Wednesday, April 16, 2014
Forgot to post this, especially for any Rhode Island Sparkers out there. You're a small state with a complicated coastline that seems the equal of Florida's in length, so you deserve a shout out.
A deli isn’t always a deli. Sometimes it’s a shape-shifting roadshow with New England fair food and its own troupe of troubadours.
Your first hint that this deli with the Boar’s Head sign has morphed, almost in spite of itself, into something unique is a wrought-iron patio set and potted succulents placed artistically out front for sale. Still thinking you’ll just go in and take a number at the counter--for a Reuben and a half-sour perhaps--you instead step into a Caribbean breeze.
Soft calypso is being played by Trinidadian Sylbert Jackson-Smith (Smitty), who runs Saturday’s open mic here.
Also in the house: the Guitar Army, an eclectic community of acoustic musicians who encamp here when not playing Gilchrist Park Thursday nights. Canadian Marc Ballesteros, card-carrying member of the Army, showed up one day, got talking with co-owner Lisa Vale about music, and next thing she knew, all these musicians flocked in for lunch and kept coming back to play.
“I mean, I like music, but I always thought I’d be doing an Italian restaurant,” Lisa admits, bemused.
Where you least expect it, is a coffeehouse--painted warm bistro earth tones, musical paraphernalia hanging on the wall, striped café curtains that a customer sewed for free from a bolt of yard-sale fabric, and salty Rhode Island accents rolling off the tongues of staff and customers.
One patron yells, “Hey Joe Walsh!” to co-owner Randy. “He looks just like Joe Walsh, the rock stah. I just gut in lahst night from the Carolinizz, had an ice stawm, lost powah for fo-ah days. How ya doin’--aright?”
This place could be called RI’s, not RJ’s, but its name comes from Randy Jr., not his home state.
Half the year, a box trailer sits contentedly out back, frying up such delectables as clam cakes--Rhode Island’s cornmeal/clam take on the hush puppy, best when dunked in chowder.
Order some while you can, before Randy and that trailer rumble away like the circus, from May through October, to crank open their yellow awning at big New England fairs. The awning opens over the Charlestown, RI, Seafood Festival, where the dress code requires lobster attire, from red antenna-waving headgear to full-on clawed costumes; the Deerfield Fair’s cattle pulls, pig scrambles, and Flying Wallendas; and that mile-long flea fest near Sturbridge, MA, the Brimfield Antique Show.
When they ask, “What do you do when Randy’s gone half the year?” Lisa laughs, “It’s great! No cluttah problem. Pah-TAY!” But she also takes RJ’s helm offseason, keeping only slightly different hours.
Lisa’s coffee-brown curls spill out of a fisherman’s cap as she strides around waiting tables, greeting everyone like old friends with her broad Ocean State accent. She never waitressed before, and she’s “still to this day not a tray carrier,” but she loved cooking at home. Her mother, sisters, girlfriends remember the stuff they made when they were kids--potato and chicken salads, sheet pan pizza. Lisa’s mom, Margie, going on 89, shared all her recipes.
“Now we tell her, ‘Oh that chowdah, oh that pizza! Mahgie’s recipes are famous now!’”
Monday, April 07, 2014
For any of you living in the Gulf Coast area, beware of the walking stick bug, also called the "stick bug." Our regular vet is fairly certain that's what got Doxie. These three-inch-long sticklike bugs are very hard to spot, but when threatened, they shoot out a caustic acid that should be flushed out immediately by human or dog owner, or it will cause a corneal burn. The vet shared with me an article that described a situation almost exactly like Doxie's. Dog yelps, rubs face, then hours later has an eye swollen shut.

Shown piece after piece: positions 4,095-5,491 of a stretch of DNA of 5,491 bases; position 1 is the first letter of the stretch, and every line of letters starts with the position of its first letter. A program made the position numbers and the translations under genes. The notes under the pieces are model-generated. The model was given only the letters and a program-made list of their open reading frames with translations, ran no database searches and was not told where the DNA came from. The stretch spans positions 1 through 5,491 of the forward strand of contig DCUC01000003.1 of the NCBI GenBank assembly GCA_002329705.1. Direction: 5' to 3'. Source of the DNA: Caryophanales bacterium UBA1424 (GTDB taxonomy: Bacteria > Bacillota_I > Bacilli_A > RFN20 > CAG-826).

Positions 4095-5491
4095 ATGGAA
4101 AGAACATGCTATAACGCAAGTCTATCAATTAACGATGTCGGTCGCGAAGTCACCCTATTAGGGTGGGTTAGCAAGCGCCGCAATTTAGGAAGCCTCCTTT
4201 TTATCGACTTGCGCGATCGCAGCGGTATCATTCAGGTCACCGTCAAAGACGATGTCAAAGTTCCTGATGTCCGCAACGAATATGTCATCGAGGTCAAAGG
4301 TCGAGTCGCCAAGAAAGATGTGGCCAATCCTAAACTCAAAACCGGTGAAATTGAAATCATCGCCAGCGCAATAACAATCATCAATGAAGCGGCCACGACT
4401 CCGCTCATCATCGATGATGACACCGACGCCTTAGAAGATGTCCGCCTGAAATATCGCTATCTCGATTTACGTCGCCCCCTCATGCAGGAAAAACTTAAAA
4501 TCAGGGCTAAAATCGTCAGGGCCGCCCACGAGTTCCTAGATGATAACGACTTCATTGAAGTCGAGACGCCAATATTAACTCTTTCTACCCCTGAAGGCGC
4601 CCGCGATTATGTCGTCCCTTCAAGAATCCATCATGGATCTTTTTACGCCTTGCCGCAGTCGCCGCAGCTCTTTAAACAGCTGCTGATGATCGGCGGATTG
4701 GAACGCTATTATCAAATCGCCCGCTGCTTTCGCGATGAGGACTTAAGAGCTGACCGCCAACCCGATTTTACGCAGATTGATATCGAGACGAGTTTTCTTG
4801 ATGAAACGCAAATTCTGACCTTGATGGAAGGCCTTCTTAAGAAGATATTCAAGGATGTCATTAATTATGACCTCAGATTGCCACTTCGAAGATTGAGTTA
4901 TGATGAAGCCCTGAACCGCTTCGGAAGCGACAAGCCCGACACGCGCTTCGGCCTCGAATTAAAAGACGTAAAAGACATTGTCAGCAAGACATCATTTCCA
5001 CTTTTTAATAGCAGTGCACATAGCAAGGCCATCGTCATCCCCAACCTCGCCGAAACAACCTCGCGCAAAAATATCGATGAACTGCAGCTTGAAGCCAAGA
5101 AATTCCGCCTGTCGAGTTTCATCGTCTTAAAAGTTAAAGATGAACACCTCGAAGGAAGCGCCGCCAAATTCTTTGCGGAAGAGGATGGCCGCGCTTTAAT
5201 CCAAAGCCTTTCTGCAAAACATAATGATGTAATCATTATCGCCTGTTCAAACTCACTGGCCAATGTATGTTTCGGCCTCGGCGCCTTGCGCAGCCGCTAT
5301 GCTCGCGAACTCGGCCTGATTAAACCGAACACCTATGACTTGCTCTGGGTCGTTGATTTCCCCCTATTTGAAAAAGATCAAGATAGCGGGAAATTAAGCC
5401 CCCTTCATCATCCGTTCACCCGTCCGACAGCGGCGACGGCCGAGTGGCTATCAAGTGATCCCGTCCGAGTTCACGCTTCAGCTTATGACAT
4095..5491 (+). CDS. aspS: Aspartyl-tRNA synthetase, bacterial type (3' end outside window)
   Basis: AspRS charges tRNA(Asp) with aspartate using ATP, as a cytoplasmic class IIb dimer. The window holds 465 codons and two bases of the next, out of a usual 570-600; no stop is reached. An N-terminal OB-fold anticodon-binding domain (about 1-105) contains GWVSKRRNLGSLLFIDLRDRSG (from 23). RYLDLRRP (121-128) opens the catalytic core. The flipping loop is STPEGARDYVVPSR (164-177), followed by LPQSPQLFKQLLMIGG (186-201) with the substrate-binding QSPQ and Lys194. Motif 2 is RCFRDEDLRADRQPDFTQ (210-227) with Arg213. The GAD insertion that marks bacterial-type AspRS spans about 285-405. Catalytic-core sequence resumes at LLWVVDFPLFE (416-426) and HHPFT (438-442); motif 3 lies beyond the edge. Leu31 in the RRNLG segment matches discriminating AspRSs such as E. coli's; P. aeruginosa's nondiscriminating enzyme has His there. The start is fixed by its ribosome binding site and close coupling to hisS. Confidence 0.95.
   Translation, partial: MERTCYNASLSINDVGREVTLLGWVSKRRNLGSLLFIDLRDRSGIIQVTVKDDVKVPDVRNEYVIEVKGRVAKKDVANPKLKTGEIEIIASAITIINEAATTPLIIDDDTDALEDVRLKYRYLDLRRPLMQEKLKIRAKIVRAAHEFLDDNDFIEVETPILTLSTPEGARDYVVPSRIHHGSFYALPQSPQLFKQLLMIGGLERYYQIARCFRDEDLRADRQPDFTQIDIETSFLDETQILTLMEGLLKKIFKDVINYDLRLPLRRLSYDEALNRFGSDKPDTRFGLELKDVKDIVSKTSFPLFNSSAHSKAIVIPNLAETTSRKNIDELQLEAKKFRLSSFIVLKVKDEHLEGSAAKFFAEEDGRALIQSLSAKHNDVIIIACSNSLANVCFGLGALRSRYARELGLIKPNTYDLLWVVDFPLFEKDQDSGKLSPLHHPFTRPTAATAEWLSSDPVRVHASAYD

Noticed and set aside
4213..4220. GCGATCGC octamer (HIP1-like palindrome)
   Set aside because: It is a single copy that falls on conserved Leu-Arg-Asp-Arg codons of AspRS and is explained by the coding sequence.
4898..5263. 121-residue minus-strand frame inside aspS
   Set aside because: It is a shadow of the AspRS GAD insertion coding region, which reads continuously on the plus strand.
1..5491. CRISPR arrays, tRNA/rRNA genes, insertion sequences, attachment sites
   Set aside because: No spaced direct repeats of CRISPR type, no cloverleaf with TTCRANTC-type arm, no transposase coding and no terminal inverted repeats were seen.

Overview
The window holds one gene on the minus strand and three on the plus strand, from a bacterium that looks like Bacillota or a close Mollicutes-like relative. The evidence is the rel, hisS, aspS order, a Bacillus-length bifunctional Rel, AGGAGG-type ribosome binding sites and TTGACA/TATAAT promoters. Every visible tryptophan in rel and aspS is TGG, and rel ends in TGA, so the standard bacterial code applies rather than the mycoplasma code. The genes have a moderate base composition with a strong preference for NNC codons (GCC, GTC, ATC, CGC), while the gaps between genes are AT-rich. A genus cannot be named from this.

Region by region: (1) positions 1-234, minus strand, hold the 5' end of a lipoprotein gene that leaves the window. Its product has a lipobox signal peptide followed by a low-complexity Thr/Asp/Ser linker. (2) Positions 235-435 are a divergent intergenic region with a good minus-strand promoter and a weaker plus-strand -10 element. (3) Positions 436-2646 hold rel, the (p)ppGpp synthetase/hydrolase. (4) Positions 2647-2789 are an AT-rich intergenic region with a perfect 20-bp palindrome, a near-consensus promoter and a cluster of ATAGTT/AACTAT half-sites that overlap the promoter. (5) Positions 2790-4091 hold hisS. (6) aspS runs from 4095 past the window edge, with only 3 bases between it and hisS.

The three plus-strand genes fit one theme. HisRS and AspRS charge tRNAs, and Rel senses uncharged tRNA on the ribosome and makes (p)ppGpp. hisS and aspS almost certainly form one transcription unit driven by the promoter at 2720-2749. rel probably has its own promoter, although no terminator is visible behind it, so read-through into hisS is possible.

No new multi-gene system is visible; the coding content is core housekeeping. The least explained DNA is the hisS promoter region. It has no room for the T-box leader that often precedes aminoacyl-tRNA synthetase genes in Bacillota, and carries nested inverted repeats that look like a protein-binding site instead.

He has her on new medications and is hopeful it will heal because, though widespread, it's superficial. Fingers crossed!
Both patients are on pain meds, but only one of them can eat crunchy food.
Sunday, April 06, 2014
"Yipe!" said Doxie, while nosing around our tree, and at once threw her face on the ground and began rubbing it. I checked it carefully, couldn't see anything, and she subsided with the rubbing. So I figured whatever it was would work its way out.
By evening, her eye was weeping. I gave her hot compresses, which she gratefully accepted. Good girl.
This morning, the whole thing was swollen shut, and she was kicking and scratching at it. So, enough. Time for the emergency vet, a trip that I expect will cost as much as a short vacation. But, Sunday or no Sunday, I'm not messing with possible infection. Off we went, leaving Sister Roly home with Bill and praying there will be no pitbulls in the waiting room with torn ears hanging from their heads after the Saturday night fights.
All was quiet. Everyone was a delight. Doxie behaved herself like an angel in the absence of her sister to give her courage.
But it seems she has a severely ulcerated cornea and will be on an aggressive course of eyedrops and ointment every few hours. Not to mention the Cone. Bless her heart, she has gotten used to it quickly--maybe because it frightens her sister like nobody's business.
Tomorrow Bill goes in for major dental surgery in preparation for a nice set of new teeth. He's on his own!
Friday, April 04, 2014
If you tell them you’re going to Englewoods on Dearborn (henceforth EoD) for the first time, friends will feel compelled to tip you off: “Don’t stop at the front. Keep going, all the way to the back.”
They needn’t worry. If the jamming of The Copperhead Band covering ZZ Top’s “La Grange” and the twinkling banyan tree lights don’t seduce you into the way-back courtyard, someone will surely grab your hand and seal the deal. “Aren’t you gonna come in and dance with me?” a delightful woman will plead, her eyes aglow with wine.
Approach most restaurants at the height of season without a reservation, and you won’t get in the door. You consider telling the hostess, “Oh, we’re joining someone. They’re right in … oh … there!” Then you’ll go in and approach the first table with enough empty seats.
“We’re real hungry, but we don’t want to wait. Okay if we join you?”
It could work, right? Hey, this is Florida.